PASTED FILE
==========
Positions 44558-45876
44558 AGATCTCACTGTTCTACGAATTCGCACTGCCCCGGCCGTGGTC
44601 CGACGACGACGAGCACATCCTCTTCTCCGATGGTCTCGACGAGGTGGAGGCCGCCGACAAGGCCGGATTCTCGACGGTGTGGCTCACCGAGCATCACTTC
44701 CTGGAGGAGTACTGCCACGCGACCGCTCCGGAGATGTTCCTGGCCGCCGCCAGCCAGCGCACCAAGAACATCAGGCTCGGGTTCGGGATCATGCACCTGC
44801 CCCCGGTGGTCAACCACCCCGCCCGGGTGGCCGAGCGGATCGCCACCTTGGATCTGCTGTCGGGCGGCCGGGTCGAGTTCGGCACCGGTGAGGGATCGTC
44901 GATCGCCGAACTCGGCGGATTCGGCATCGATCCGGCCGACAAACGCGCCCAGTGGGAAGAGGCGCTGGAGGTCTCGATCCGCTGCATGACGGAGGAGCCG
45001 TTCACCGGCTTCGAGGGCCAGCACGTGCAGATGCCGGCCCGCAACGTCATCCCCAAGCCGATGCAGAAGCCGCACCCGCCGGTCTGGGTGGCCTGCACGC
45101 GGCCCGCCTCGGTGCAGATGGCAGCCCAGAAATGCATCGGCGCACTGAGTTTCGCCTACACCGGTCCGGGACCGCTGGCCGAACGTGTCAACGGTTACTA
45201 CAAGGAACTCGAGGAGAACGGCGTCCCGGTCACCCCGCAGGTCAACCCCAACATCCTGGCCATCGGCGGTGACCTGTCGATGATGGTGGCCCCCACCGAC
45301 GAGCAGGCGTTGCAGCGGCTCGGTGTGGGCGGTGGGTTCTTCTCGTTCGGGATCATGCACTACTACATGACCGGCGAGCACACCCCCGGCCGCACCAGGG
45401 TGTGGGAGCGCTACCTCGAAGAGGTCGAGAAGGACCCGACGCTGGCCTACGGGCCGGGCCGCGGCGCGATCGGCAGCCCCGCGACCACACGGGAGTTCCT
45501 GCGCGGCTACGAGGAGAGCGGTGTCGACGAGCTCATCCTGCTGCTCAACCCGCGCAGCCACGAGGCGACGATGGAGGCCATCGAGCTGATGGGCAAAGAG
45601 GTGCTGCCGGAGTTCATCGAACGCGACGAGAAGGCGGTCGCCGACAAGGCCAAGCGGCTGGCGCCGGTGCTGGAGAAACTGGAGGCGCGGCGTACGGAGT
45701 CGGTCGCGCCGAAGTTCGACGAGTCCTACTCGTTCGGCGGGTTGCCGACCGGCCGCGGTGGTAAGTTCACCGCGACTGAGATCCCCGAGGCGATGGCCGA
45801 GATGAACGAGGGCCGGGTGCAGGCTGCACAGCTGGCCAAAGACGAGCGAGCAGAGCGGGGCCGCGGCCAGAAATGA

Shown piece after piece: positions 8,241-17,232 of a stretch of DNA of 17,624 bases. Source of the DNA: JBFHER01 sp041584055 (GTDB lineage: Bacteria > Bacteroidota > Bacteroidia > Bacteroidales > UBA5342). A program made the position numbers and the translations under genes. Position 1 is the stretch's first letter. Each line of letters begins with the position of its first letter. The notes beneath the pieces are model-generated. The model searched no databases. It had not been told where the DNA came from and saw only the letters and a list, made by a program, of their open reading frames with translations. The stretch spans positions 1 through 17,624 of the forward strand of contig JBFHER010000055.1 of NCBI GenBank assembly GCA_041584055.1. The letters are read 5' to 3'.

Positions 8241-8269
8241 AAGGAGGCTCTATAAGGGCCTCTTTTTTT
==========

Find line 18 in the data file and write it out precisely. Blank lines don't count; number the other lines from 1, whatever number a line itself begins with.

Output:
8241 AAGGAGGCTCTATAAGGGCCTCTTTTTTT